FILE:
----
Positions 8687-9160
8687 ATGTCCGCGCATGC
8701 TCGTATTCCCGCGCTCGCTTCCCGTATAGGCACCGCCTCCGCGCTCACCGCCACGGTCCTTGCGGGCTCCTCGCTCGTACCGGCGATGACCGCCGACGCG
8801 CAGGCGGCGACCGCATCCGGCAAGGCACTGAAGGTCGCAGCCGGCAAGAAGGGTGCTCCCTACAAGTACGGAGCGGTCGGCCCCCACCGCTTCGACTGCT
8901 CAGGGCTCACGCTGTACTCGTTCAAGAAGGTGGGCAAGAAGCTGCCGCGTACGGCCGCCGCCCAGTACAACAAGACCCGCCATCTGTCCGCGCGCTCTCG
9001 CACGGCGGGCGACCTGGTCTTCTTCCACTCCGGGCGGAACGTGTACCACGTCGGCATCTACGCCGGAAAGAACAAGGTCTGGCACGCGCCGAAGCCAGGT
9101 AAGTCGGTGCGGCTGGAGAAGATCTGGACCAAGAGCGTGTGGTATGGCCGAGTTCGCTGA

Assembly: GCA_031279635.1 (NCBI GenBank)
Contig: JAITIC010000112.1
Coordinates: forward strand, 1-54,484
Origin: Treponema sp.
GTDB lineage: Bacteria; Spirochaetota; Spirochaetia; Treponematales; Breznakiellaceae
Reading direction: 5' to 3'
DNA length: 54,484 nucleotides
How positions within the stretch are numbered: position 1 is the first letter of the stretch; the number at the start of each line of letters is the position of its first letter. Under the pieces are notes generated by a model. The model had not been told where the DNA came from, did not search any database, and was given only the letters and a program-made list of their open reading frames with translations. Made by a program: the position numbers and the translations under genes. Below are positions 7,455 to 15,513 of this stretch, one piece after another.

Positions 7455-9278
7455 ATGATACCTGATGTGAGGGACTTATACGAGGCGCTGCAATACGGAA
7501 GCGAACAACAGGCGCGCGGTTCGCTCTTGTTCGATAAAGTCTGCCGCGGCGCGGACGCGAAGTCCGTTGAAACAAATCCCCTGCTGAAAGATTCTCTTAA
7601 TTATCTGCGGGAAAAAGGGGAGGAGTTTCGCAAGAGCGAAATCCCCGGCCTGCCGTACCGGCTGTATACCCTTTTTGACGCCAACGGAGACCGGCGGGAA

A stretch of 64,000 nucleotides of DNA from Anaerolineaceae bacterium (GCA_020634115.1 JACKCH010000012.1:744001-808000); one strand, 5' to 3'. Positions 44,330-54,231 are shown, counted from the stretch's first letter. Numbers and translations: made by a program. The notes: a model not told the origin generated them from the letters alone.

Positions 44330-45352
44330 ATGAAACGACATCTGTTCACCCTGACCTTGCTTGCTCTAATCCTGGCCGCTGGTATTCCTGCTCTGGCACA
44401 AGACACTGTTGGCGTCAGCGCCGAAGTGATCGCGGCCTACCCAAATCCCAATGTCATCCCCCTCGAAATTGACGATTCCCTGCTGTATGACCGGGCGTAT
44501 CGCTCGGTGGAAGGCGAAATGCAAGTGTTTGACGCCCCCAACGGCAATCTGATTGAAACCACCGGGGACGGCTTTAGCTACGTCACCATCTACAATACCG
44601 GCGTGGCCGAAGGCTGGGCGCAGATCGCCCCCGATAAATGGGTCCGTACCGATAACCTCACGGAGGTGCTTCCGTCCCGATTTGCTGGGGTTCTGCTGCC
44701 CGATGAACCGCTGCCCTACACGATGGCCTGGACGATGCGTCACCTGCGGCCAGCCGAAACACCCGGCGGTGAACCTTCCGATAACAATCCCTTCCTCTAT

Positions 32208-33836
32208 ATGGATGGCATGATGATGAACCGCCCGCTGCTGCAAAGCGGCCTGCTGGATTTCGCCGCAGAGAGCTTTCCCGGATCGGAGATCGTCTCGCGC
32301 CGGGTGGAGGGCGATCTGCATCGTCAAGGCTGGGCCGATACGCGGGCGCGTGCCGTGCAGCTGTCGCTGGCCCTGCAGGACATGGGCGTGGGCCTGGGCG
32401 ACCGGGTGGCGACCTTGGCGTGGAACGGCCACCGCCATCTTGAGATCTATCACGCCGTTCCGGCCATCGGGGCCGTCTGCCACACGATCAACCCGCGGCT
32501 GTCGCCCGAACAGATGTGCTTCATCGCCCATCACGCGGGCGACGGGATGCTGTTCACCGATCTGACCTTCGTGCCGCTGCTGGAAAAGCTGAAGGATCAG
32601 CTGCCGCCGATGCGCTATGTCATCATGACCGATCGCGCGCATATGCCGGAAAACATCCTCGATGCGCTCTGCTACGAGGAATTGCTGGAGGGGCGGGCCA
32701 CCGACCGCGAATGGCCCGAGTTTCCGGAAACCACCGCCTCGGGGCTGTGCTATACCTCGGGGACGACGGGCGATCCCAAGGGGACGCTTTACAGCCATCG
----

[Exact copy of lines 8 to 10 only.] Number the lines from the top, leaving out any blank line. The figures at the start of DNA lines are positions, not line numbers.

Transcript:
Assembly: GCA_031279635.1 (NCBI GenBank)
Contig: JAITIC010000112.1
Coordinates: forward strand, 1-54,484